- Eighty-five percent of advanced digital governments have successfully scaled digital across their organizations.
- Digitally advanced governments are willing to transform and optimize, calculate and report on digital success metrics and adopt a range of contemporary practices and delivery models.
- Gartner offers three recommendations for CIOs looking to more effectively deliver on their digital government transformation strategies and programs.
Pandemic-inflicted global disruption caused government organizations to renew their focus on, and accelerate the transition to, digital government. For CIOs, achieving true digital transformation within government requires a full commitment to emerging technologies and capabilities that can scale across an organization.
“The transition to digital government means organizational change, which can be difficult to achieve at times,” says Dean Lacheca, Sr. Director Analyst at Gartner. “This is reflected in the diverse levels of advancements in digital transformation from one government organization to the next.”
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What digitally advanced governments do differently
The recent Gartner Digital Transformation Divergence Across Government Sectors Survey explored the differences in objectives, practices and makeup of digital initiatives that have led to successful transformation implementations. If you focus your priorities in the same way, you can expect to deliver on your digital government strategies more effectively.
The three practices that digitally advanced governments share are:
No. 1: They focus on transformation and optimization
They devote attention and resources to:
- Redesigning existing end-to-end processes
- Creating new digitally enabled services or ways to deliver value
- Transforming the citizen or stakeholder experience of using the organization’s services
- Automating parts of end-to-end processes to transform the experience associated with the government service
They also optimize their existing practices, such as making external-facing services available through digital channels, enabling field workforces to capture information and interact digitally, and improving the remote/on-premises workforce user experience or mobility.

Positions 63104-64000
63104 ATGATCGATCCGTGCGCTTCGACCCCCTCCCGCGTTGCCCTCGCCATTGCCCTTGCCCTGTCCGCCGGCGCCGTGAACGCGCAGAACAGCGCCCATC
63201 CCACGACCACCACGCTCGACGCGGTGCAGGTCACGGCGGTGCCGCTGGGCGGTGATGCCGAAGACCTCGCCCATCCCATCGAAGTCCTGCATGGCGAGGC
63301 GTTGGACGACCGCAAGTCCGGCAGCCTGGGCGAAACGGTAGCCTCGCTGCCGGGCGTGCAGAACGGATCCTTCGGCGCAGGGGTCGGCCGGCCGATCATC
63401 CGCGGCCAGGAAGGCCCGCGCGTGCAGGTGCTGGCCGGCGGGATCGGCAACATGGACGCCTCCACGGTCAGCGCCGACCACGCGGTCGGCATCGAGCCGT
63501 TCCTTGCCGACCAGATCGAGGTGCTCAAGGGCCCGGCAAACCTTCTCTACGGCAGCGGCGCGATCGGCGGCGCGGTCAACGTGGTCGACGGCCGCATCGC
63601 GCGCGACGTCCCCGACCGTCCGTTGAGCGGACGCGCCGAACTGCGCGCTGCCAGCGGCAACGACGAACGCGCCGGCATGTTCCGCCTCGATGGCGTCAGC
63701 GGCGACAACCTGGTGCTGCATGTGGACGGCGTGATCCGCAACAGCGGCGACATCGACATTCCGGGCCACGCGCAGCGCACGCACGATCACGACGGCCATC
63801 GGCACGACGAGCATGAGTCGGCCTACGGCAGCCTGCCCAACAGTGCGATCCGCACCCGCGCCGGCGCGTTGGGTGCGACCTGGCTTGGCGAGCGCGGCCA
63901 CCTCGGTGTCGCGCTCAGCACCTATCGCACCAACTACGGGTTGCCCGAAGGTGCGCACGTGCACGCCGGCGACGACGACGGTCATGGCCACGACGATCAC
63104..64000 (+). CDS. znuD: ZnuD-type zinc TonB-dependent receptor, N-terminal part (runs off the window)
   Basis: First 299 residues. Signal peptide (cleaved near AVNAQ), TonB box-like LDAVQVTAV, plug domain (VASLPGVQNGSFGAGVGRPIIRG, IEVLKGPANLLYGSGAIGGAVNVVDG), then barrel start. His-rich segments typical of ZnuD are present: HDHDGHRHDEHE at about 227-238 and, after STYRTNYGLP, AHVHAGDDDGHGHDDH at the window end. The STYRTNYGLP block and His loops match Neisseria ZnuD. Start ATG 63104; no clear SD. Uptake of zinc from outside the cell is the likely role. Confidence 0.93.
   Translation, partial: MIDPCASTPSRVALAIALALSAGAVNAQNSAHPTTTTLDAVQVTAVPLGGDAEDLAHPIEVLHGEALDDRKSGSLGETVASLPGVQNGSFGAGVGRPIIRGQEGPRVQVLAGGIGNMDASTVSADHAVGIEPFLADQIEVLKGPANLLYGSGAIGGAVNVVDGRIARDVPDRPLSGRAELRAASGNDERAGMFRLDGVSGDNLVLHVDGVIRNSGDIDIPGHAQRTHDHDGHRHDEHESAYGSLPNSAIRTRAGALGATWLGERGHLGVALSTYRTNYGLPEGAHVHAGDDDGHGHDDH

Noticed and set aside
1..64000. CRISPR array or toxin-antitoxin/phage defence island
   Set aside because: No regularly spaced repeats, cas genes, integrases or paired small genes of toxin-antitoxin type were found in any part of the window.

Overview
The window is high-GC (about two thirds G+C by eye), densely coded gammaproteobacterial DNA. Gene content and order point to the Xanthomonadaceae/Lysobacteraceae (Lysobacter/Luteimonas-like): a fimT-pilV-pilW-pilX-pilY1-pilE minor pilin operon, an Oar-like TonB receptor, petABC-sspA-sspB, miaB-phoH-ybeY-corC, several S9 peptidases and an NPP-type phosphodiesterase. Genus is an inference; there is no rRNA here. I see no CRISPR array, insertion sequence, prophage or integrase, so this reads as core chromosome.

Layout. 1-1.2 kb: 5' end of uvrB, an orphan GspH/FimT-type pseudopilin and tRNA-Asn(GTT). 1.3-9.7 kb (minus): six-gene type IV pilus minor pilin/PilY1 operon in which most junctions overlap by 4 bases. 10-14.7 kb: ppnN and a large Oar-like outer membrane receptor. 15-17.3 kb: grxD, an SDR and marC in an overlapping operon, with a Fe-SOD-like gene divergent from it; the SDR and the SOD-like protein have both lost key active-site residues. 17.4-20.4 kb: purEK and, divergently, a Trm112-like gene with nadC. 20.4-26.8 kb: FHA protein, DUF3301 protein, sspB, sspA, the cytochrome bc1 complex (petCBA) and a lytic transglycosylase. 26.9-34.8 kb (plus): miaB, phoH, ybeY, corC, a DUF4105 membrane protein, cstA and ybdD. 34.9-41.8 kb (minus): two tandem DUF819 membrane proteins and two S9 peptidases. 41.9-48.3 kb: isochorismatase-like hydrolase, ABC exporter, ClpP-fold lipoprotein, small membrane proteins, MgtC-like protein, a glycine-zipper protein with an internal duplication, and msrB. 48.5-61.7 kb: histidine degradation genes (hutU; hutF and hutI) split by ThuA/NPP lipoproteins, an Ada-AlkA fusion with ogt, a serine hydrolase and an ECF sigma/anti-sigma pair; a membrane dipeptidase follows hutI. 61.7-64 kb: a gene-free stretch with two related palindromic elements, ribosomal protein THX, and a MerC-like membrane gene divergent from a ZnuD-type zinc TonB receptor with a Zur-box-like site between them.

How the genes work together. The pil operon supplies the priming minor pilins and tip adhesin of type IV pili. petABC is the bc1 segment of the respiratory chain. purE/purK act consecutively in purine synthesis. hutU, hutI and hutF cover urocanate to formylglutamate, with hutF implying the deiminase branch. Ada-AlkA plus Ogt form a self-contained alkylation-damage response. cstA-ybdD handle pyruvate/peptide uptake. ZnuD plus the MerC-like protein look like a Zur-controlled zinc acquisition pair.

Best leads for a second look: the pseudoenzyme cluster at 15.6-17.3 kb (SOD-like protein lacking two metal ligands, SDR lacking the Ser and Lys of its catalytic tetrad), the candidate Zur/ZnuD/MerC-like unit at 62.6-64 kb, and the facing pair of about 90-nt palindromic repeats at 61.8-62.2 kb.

No. 2: They calculate and report on digital success metrics
Advanced digital governments consistently estimate or measure digital solution contributions in the areas of:
- Regulatory compliance, transparency and auditability
- Outcomes associated with public purpose or mission
- Efficiency and/or cost reduction
- Workforce productivity, engagement or effectiveness
- Workforce safety
This helps them secure funding and achieve more targeted prioritization of future digital investments.
No. 3: They adopt a range of contemporary practices and delivery models
Although digital governments leverage practices such as journey mapping, human-centered design and design thinking, co-creation and voice of the customer/user research, the three most common key practices are:
Agile project delivery
Sixty-five percent of digitally advanced governments and 42% of remaining governments report widespread use of agile project delivery, making it the most widely used practice. Even so, it is challenging to perform effectively in a government environment and very often a struggle to scale beyond the IT function. In fact, just 28% of digitally advanced governments have also successfully scaled adoption of enterprise agile.
Half of digitally advanced governments have incorporated product management into their operating models, whereas only 20% of non-digitally advanced governments have done the same. Doing so has a direct impact on the planning and development of government services, including other contemporary service design practices like journey mapping, co-creation and event mapping.
Thirty-five percent of digitally advanced governments report widespread use of DevOps practices; 21% of less advanced respondents cite use. Employing a DevOps model enables developers to increase productivity and improve coordination with infrastructure.
For most governments, the pace of change during a crisis is not sustainable. Many governments have a strongly embedded culture, and that culture is often risk-averse. This may lead them to quickly revert to legacy processes and mindsets, rolling back positive momentum. You must act now to sustain momentum.
As a government CIO delivering digital transformation strategies and programs:
- Build executive sponsorship for investment in digital by working with department heads and business line leaders to clearly define their vision for digital’s role in achieving the organization’s mission.
- Scale the impact of digital across the organization by expanding its scope to include transformational activities that align with the organization’s digital vision.
- Build a line of sight between measurable digital outcomes and measurable business value by working with department heads and business line leaders to identify tangible metrics of success.